WASHINGTON, Dec 19 (Reuters) - The International Monetary Fund’s No. 2 official said he welcomed Poland’s interest in renewing its $30 billion credit line with the fund, and would push the board to approve it early next year.
David Lipton, the IMF’s First Deputy Managing Director, said Poland had expressed interest in a second credit line with the IMF after their current arrangement expires in January.
Central Europe’s largest economy is expected to slow in 2013, while the Eastern European country has “significant” external financing needs, the IMF said.
In November, the Fund cut its growth forecast for Poland to just under 2 percent from 3.2 percent earlier this year as the country is buffeted by weak export demand from Europe, which has also crimped consumption and private investment.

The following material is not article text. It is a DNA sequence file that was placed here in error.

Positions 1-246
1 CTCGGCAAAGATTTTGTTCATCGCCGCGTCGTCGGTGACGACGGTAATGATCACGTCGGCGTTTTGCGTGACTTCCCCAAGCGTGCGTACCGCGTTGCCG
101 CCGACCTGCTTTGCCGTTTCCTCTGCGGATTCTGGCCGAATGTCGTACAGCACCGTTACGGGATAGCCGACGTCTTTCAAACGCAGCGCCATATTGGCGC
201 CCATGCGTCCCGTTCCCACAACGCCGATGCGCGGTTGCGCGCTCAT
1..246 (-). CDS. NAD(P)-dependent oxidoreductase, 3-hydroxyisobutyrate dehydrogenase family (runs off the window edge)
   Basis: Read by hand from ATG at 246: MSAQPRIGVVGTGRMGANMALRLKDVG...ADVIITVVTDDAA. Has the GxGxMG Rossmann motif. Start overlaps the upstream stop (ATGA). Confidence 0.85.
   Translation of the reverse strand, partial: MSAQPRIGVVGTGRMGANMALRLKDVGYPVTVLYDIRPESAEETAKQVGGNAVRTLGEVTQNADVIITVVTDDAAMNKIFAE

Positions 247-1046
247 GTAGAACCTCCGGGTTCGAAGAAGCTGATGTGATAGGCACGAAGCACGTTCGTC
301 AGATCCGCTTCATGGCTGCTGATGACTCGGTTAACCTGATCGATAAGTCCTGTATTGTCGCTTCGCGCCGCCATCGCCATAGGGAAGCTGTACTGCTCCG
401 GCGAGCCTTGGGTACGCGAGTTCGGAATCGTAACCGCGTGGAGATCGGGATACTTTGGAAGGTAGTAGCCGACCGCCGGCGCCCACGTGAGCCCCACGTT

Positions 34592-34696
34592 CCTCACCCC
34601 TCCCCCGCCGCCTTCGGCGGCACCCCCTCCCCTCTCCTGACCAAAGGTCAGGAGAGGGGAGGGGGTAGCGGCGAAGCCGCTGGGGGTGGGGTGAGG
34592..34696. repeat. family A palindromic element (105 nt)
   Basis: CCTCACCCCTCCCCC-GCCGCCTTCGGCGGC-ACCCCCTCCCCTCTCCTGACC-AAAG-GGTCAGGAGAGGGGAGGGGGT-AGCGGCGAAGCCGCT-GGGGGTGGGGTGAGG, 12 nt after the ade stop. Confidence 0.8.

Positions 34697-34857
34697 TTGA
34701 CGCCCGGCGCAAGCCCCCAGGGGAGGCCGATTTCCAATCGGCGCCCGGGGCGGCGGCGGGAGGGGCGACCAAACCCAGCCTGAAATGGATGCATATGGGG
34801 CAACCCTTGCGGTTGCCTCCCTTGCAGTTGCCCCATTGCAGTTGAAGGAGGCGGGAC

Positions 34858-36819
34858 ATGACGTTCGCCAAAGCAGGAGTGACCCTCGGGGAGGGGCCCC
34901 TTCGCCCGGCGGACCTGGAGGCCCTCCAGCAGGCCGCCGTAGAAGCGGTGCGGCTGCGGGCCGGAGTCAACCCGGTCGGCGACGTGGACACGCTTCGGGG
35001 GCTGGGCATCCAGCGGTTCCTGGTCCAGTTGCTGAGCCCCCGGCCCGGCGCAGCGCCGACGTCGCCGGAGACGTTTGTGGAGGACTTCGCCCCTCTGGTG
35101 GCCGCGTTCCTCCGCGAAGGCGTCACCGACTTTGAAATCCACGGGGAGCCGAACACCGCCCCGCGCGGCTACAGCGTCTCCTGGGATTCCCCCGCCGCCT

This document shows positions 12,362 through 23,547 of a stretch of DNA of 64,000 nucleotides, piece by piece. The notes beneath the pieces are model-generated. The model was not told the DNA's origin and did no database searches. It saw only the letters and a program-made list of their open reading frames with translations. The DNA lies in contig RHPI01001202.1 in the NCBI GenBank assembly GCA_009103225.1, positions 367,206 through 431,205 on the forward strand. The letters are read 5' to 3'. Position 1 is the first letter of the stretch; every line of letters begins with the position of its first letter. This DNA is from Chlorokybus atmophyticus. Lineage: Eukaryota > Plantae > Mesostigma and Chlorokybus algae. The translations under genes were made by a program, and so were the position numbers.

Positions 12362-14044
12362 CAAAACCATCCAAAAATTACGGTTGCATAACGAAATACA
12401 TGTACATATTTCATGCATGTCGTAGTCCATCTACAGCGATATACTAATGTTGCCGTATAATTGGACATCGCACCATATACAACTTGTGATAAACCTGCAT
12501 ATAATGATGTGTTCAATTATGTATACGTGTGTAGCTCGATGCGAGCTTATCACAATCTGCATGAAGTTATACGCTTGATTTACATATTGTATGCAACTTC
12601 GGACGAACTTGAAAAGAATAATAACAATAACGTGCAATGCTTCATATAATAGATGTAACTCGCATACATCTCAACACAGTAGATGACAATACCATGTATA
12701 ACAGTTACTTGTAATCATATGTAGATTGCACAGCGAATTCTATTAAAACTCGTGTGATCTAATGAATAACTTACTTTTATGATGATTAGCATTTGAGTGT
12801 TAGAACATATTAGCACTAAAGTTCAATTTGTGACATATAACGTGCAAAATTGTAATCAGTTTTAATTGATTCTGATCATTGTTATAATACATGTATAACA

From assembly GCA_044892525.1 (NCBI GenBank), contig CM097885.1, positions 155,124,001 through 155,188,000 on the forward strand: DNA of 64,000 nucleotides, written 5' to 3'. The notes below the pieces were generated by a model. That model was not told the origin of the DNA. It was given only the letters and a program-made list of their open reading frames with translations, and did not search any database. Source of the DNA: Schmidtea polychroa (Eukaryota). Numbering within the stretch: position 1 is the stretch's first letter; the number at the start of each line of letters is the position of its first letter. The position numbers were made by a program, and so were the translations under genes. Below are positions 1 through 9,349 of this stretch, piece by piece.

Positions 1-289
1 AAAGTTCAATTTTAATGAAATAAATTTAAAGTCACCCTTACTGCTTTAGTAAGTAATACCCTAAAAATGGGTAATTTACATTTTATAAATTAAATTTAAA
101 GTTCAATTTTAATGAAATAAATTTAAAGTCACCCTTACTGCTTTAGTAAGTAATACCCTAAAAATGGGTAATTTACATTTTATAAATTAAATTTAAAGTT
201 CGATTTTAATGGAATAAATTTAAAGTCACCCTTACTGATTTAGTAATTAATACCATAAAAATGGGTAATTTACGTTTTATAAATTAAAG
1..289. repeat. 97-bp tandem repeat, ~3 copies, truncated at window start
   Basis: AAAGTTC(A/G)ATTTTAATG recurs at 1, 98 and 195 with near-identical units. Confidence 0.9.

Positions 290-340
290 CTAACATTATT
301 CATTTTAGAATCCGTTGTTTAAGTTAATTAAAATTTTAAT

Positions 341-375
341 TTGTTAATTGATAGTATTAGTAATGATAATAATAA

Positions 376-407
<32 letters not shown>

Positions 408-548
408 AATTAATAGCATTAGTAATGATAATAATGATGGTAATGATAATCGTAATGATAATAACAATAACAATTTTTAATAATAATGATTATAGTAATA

Growth around 2 percent is a good performance by European Union standards but it is painful for Poland, an emerging country that has enjoyed uninterrupted and robust expansion for the past two decades.
While Poland still has strong economic policies, a precautionary credit line from the IMF could ease investor concerns and protect Poland against external shocks, Lipton added.
“I therefore intend to move ahead rapidly in seeking approval by the fund’s Executive Board of Poland’s request early in 2013,” he said in a statement.